DENVER — At an annual luncheon on the State of Downtown, city leaders painted a rosy picture of a post-pandemic downtown Denver.
“The demand for residential, that has not waned,” said Kortny Garrett, CEO of the Downtown Denver Partnership who took the reins about six months ago.
In addition to residential demand in downtown, the luncheon highlighted other successes in the report released Thursday.
The Downtown Denver Partnership said Thursday the city ranks second among best cities for recent college grads, and ninth in the nation in labor force growth among other major metro areas since the pandemic began.
But out on the street, workers paint a different picture.
“Nobody’s here,” said a woman named Marie who has worked downtown since the ‘90’s. “It feels sad and depressing and lonely, honestly.”
Reality is harsh out here.
“There are just a lot fewer people,” said another woman named Josie who works for Century Link. “The streets are just quiet. Not a lot of interaction.”
The daytime workforce certainly hasn’t returned. Downtown Denver Partnership data shows only 50% of office workers have returned since the pandemic began.
“The way we act and move and operate in the world has changed,” Marie said.
“They realize now, many employers, that they don’t have to pay the overhead,” Josie said.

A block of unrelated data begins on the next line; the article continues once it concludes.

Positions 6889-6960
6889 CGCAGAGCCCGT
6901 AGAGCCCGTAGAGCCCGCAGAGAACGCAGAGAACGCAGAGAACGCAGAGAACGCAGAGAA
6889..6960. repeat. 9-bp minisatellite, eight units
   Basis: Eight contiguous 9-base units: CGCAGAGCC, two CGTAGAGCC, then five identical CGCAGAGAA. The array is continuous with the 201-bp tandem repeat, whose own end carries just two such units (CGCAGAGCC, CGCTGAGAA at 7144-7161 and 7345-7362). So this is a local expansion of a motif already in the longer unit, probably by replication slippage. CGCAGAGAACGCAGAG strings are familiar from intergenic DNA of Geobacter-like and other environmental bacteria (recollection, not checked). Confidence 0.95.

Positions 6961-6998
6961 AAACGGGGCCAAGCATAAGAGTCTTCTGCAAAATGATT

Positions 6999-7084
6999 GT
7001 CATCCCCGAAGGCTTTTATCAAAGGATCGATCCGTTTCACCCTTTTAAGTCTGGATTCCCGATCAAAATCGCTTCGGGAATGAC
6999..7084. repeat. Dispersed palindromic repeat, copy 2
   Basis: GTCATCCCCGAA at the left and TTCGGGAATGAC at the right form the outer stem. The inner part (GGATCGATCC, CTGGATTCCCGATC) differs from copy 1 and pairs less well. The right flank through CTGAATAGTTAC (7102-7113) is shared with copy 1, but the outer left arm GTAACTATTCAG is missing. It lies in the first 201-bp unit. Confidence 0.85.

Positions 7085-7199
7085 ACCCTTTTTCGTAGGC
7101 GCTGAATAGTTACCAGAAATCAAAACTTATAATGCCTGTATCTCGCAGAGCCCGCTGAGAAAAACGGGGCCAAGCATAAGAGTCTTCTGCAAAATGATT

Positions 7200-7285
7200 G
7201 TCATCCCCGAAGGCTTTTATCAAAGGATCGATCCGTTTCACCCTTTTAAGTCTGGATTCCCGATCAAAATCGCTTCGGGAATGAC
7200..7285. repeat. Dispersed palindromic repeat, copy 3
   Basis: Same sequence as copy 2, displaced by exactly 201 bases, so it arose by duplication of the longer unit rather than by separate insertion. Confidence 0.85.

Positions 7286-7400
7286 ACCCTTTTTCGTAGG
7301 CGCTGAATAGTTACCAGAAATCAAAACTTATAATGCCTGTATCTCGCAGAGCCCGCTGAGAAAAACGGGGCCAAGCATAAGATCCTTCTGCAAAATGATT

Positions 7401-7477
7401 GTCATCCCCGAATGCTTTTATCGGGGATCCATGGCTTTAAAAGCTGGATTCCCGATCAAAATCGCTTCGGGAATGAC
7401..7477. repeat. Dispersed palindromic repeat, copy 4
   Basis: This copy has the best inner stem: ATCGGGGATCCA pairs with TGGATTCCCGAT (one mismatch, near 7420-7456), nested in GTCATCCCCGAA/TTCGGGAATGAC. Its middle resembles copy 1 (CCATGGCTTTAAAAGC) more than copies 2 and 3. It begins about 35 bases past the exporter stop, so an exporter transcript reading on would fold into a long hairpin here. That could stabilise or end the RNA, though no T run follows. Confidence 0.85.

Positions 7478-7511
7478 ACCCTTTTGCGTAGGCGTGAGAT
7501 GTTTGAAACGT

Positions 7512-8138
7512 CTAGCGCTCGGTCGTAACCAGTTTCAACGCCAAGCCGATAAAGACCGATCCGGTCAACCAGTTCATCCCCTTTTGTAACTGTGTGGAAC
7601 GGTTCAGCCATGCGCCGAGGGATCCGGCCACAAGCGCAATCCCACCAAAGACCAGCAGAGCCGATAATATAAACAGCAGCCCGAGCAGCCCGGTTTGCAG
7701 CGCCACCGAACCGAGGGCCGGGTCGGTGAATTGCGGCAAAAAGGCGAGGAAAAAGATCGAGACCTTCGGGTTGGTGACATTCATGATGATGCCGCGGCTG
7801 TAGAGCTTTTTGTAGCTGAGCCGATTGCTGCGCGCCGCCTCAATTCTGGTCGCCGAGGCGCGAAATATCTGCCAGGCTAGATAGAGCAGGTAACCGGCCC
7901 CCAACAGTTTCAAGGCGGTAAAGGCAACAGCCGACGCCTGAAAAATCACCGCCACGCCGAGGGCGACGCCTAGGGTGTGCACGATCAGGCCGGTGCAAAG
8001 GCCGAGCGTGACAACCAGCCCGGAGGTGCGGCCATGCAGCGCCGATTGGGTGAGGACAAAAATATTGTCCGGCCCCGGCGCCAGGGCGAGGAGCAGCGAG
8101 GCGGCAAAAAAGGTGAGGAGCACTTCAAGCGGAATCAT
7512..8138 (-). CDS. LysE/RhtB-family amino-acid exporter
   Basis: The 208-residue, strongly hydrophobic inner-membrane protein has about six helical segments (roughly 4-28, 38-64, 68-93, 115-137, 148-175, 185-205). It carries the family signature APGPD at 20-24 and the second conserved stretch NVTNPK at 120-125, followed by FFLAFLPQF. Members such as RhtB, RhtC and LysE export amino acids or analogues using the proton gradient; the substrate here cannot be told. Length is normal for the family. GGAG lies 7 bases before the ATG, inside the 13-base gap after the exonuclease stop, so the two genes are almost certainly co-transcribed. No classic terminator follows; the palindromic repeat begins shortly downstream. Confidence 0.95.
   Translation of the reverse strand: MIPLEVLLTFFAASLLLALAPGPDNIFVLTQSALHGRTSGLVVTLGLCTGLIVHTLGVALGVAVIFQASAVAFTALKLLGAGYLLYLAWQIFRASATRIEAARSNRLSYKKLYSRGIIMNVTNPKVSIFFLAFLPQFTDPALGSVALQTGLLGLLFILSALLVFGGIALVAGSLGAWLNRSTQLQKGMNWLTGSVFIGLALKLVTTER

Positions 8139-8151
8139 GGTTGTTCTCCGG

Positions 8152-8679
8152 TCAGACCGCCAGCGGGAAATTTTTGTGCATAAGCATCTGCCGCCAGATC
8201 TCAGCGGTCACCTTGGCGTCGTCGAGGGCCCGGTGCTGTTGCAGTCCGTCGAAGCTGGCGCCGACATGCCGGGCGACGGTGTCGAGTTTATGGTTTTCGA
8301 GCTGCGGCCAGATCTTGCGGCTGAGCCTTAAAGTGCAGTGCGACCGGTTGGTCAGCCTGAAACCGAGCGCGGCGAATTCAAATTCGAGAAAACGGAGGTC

In fact, the same report indicates only half the downtown workforce is back and downtown office vacancy is fourth highest in the country at 21%.
“When you lose 100,000 plus people in a matter of 24 hours, it’s going to impact your city,” Garrett said.
What Denver does have going for it is desirability and growth, which is outpacing most cities of similar size.
There are currently nearly $2 billion in projects under construction, and visitors have returned.
“I’m very impressed with Denver,” said Colby Lombard who was visiting from Atlanta for a conference.
“Restaurants are close-by, lots of hotels, cool history, too,” said Thomas Svegl who was traveling with Lombard. “The historical upkeep of buildings is really well-maintained, as well.”
“I’m just very surprised with how clean and well-kept it is,” Lombard said.
The question is – will the workforce follow these leisure travelers back to downtown? So far, they haven’t.
“I wouldn’t be here, but I promised my boss I’d come back 3 days a week,” Marie said. “The vibrancy is gone, the 16th Street Mall is not fun to be on at all.”